The next day, I decided to take a risk and make a brief post about it on the Facebook group. I hate to say things like that, because it looks like I'm trying to garner pity. But when one of my top two love languages is words, and I just got my story seemingly ripped to shreds through words, I just need to . . . I dunno. Be encouraged, I suppose.
The response was better than I expected. I got a lot of support from the others. It felt good to know I wasn't the only person who got a lower score. But the comment that encouraged me the most was this one:
Considering that the only time I'd really spoken to Deb was on her blog a number of years back to encourage her, I found it interesting that she came at my time of need to return the favor. This comment, along with the others, helped me begin to move past my grief and heal. Can I say that I don't still hurt when I look at that feedback form? No, of course. It's going to take a while. The writer in me is still recovering.
I've also asked myself where I go from here. I had originally planned on novelizing Darkened Slumber as my next big project, but now . . . now I'm conflicted. What I do know is that it'll be a while before Digital Pulse and I see each other again. It's not like I'm back to hating the story. We just need . . . some space, I guess.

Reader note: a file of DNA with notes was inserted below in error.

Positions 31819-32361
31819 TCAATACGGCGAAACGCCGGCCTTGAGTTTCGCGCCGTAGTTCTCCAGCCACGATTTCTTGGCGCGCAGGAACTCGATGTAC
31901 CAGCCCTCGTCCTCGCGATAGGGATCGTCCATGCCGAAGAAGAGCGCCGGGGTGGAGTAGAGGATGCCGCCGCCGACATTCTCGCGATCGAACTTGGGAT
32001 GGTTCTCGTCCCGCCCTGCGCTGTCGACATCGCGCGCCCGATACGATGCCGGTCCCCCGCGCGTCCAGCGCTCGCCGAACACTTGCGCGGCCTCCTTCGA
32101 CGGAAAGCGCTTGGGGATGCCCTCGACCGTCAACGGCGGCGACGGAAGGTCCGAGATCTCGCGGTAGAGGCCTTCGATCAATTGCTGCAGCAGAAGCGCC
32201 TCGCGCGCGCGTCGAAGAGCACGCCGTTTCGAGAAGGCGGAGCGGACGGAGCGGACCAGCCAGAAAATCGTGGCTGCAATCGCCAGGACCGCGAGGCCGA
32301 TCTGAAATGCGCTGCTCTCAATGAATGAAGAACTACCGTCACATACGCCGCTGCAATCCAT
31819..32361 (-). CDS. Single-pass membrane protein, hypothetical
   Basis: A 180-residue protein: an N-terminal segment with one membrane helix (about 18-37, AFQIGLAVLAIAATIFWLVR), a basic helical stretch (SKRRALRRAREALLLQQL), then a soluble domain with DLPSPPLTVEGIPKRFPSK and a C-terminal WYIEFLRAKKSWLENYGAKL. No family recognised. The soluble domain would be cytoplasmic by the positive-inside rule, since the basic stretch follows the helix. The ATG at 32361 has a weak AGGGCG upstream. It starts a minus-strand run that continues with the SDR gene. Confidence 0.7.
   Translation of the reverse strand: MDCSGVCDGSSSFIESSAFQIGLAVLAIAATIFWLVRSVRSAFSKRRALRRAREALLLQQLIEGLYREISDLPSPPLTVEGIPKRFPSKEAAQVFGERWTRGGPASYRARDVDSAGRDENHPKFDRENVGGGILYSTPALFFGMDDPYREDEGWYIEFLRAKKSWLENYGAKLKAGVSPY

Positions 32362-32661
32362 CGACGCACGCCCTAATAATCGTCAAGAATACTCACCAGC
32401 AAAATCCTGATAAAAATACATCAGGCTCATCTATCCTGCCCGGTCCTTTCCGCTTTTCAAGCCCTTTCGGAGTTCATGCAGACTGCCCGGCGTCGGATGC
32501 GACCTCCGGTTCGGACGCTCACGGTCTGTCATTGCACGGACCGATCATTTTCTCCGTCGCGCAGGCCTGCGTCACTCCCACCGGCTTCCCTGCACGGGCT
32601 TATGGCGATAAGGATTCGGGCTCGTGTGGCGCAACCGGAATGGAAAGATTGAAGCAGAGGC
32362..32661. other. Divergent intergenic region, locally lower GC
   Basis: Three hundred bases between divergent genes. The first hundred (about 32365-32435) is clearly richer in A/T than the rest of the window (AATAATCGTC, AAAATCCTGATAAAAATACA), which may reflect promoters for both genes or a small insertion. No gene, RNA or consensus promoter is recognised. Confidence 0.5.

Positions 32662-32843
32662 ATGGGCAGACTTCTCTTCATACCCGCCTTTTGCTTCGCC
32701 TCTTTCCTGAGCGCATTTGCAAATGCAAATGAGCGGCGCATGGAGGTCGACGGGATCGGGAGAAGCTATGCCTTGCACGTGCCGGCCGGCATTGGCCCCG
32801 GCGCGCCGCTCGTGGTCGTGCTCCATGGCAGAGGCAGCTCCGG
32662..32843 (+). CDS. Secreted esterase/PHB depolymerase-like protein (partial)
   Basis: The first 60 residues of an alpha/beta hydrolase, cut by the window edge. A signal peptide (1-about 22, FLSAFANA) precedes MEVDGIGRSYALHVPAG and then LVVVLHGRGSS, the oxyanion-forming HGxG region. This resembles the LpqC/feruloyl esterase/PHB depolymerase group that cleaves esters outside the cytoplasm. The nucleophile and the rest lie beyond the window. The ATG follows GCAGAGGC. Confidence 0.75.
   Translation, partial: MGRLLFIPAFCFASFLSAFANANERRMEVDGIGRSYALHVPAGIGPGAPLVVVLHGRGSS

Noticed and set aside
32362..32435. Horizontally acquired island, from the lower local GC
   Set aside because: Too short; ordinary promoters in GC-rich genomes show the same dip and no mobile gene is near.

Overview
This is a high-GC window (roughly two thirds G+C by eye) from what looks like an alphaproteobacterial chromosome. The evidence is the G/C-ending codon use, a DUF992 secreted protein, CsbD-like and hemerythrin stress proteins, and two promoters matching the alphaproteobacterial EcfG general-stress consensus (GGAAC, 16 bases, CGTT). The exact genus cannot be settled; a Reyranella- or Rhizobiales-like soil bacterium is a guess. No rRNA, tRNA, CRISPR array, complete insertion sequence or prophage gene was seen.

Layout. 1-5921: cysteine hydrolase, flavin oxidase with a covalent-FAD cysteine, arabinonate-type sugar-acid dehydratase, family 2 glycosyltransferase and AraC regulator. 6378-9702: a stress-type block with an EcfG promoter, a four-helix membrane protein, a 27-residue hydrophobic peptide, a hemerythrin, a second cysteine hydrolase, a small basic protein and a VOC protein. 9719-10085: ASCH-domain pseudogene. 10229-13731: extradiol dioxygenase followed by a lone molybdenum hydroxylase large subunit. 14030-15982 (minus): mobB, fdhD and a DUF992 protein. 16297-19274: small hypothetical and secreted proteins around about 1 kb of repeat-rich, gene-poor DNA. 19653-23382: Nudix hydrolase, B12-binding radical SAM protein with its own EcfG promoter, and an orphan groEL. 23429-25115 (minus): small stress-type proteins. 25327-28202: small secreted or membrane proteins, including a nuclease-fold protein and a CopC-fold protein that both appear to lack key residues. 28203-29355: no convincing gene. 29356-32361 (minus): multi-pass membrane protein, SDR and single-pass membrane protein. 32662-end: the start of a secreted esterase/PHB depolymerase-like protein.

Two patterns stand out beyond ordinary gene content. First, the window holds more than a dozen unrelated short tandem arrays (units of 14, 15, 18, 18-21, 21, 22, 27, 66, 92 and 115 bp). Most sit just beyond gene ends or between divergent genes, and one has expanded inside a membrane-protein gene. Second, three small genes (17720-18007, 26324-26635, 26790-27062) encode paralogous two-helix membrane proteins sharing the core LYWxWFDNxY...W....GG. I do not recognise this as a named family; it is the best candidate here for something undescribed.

So what was the point in all this, in me sharing my less-than-amazing conclusion to the Rooglewood contests? As I did with A Flaw Most Fatal, there's a lesson to be shared from my troubles. I mean, isn't that our responsibility? I think one way God turns bad situations and occurrences in our life into something good and beautiful is by having us share what we've learned from it with others, to help them improve.
What I gleaned from this emotional, turbulent finale is that my timing isn't God's timing. As the perfect Father, He knows what's best. Let's pretend that you're playing piano, and you aim to make it big. Finally, you get your opportunity. This could be your moment!
But your dad knows you could do even better, or that there will be more favorable chances in the future. So he suggests you get a private instructor to give you some constructive criticism. You agree, confident that you'll nail it.
After you've finished playing, you get the feedback--and you're devastated. You thought you were so good at your gift, but the instructor thinks you need more time to practice. You run to your dad, tears flowing. It hurts. It hurts to seemingly be told that what you put so much time and effort was all for naught. He comforts you and encourages you. And once you're ready to hear it, he tells you that he believes you can do even better. There will be greater opportunities in the future. You trust him, so what do you do? You don't give up, and you continue to practice.
I realized that me getting no recognition in the contest is not a matter of me being lousy at writing or God saying no. Quite the opposite, I think. God wants me to see just how good I could do, then say, "You can do better! I believe in you; I know you can. I gave you those gifts and talents." It's Him saying, "Yes, but not now. Your time will come. And when it does, you'll go farther than you ever thought possible."
And so I believe my Father's words, and I grasp that hope, for it is all I have.